Here we will understand the generation of BPSK signal. BPSK stands for Binary Phase Shift Keying. With the help of block diagram we will discuss the concept of Binary Phase Shift Keying generation.

But before discussing the generation of Binary Phase Shift Keying, we will first understand what is Phase Shift Keying (PSK).

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In Phase Shift Keying, the phase of the carrier wave (analog) is switched as per the input digital signal. This is analogous to Phase Modulation (PM).

As we know, in case of phase modulation, phase of the carrier wave is changed according to the instantaneous value of the modulating signal. In the same way, in phase shift keying also, the phase of the sinusoidal carrier wave is changed according to the digital input signal. So the basic difference between analogue modulation and digital modulation is based on the nature of the modulating signal (message signal).

In analogue modulation, the modulating signal is of analogue nature while in case of digital modulation, the modulating signal is digital.

Now to understand the concept of phase shift keying, look at the image shown below -

Here in this image you can see, the digital input signal, sinusoidal carrier wave (in red colour) and PSK signal (in blue colour). Now observe the image carefully. The sinusoidal carrier wave is having constant amplitude, constant frequency and also there is no change in the phase. You can observe here that phase of the sinusoidal carrier wave is changing according to the digital input signal. See here that, phase of the carrier wave changes only when there is a change in the binary symbol. It means that whenever the binary digital input signal change is either from 0 to 1 or from 1 to 0, then the phase of the carrier wave changes by 180 degrees (pi radians).

Hence Information of the message signal is present in the phase changes of the carrier wave.

So now you can understand what is 'binary' in binary phase shift keying. As the phase of the carrier wave is modulated by the binary symbols '1' and '0' in binary phase shift keying. So here we see only two phases 0 degrees and 180 degrees. That's why it is known as binary phase shift keying (BPSK).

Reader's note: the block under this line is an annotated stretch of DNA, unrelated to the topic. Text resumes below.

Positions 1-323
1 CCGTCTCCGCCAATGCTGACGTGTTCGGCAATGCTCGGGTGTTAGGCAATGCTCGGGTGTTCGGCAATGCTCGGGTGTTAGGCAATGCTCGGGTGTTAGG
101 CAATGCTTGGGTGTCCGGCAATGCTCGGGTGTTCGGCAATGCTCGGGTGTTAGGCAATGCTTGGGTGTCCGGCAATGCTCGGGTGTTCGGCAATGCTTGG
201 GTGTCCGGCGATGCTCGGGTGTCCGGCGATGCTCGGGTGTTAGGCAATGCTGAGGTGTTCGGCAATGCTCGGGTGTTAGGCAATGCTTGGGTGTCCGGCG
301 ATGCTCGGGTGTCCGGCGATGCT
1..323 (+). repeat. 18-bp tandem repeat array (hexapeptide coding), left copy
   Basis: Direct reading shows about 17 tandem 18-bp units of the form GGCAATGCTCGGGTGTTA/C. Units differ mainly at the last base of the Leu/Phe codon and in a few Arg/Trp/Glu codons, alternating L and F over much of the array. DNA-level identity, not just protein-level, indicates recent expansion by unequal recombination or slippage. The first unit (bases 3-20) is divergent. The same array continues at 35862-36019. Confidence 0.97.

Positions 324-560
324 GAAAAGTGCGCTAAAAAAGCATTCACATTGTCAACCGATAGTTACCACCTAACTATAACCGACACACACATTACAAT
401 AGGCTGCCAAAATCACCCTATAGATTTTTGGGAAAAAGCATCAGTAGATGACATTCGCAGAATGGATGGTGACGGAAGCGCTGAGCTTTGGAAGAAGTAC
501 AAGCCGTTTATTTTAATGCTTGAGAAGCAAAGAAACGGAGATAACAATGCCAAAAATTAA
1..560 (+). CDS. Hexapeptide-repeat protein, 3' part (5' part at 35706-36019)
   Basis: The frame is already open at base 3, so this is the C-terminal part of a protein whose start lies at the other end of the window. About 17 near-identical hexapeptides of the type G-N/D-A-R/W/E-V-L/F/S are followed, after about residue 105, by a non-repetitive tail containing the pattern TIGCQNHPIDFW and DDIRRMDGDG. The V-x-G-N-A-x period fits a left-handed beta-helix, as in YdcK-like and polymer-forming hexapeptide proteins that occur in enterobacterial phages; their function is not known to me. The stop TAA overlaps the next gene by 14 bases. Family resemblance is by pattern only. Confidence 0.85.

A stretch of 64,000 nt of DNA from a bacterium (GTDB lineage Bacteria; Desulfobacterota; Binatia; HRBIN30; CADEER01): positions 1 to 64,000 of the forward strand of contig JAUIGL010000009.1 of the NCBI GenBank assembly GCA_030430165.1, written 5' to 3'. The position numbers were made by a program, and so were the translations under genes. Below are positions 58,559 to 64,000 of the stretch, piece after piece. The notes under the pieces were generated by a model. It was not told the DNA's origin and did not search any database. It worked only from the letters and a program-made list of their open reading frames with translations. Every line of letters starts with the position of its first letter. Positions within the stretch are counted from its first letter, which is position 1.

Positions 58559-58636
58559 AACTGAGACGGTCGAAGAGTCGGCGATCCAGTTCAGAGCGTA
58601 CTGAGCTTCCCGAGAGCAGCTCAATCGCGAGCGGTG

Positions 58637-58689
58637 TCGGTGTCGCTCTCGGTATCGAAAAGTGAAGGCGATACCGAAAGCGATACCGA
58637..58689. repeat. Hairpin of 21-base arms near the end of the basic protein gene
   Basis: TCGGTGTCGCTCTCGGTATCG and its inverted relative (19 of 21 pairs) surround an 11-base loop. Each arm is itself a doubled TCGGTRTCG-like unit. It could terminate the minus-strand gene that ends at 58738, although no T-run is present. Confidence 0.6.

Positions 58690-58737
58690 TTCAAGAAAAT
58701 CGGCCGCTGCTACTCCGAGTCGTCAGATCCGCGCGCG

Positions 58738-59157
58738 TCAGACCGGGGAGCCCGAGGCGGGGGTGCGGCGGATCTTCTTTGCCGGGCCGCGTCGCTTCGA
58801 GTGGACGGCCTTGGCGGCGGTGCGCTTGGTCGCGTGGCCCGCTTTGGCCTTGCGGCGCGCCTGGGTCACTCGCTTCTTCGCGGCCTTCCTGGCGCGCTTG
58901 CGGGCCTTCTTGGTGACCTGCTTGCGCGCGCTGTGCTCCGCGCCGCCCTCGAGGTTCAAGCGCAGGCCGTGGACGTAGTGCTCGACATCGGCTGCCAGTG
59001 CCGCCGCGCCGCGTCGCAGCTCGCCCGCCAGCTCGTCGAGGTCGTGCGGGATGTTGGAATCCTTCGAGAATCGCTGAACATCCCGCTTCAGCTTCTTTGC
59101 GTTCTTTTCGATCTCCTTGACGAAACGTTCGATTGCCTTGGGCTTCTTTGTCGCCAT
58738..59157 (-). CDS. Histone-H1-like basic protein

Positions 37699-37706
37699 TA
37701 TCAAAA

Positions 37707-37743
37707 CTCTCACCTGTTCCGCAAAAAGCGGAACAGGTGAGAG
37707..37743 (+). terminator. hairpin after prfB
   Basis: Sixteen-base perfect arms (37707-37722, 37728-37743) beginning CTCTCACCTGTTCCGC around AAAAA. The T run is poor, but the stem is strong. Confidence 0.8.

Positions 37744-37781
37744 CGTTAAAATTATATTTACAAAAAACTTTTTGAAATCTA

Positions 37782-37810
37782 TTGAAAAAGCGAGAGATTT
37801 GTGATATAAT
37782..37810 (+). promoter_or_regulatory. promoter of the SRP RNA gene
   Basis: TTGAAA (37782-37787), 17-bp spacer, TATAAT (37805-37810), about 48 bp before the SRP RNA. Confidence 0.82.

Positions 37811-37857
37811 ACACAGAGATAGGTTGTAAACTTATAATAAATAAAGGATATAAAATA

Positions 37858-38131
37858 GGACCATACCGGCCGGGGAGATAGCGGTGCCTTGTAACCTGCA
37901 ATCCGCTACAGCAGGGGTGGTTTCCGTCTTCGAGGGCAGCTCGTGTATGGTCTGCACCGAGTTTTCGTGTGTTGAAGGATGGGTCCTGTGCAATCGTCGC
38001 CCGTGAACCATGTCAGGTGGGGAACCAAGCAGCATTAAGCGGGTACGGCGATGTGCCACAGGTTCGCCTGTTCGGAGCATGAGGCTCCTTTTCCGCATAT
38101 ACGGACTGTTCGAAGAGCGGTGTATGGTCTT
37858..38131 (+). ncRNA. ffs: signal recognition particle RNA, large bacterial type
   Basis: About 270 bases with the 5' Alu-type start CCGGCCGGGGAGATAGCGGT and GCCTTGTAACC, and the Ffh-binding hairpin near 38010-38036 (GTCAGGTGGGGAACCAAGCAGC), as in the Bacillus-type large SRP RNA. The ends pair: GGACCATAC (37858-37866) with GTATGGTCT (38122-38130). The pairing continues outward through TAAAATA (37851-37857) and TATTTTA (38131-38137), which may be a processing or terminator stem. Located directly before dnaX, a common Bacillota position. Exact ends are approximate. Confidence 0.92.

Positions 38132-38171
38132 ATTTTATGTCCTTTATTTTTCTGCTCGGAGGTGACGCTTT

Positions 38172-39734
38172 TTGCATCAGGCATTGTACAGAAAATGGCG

The mathematical equation of the binary phase shift keying (BPSK) signal is shown below-

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Here b(t) = +1; when transmitting binary '1'

= -1; when binary '0' is to be transmitted.

In this equation, 'P' is the dissipated power. So to generate BPSK signal first of all we need to produce this b(t) signal.

Now we will understand, how we can produce the b(t) signal-

The diagram below shows the binary sequence and the b(t) signal produced from this binary sequence.

From the binary sequence waveform it is clear that, its amplitude (value) is 1 for binary 1 and 0 for Binary 0.

Now according to the waveform of b(t) signal, you can easily observe that for binary input 1, its amplitude is 1 and for binary input 0, it has amplitude of -1.

One thing you need to observe here is; the b(t) signal is NRZ signal. NRZ means Non Returning to Zero. In non returning to zero, the signal does not return to zero, when we have same binary symbols subsequently in the digital input sequence. It is a bipolar signal because, it has +1 and -1 amplitudes (amplitudes having opposite signs or polarities).

Now lets understand the generation of Binary Phase Shift Keying (BPSK) with the help of block diagram.

See the image shown below-

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Here in the image, you can see that we apply binary data sequence to bipolar NRZ level encoder and at its output we get bipolar NRZ signal b(t). The b(t) signal we have discussed already. This is a bipolar signal because, it has +1 and -1 amplitudes (amplitudes having opposite signs or polarities).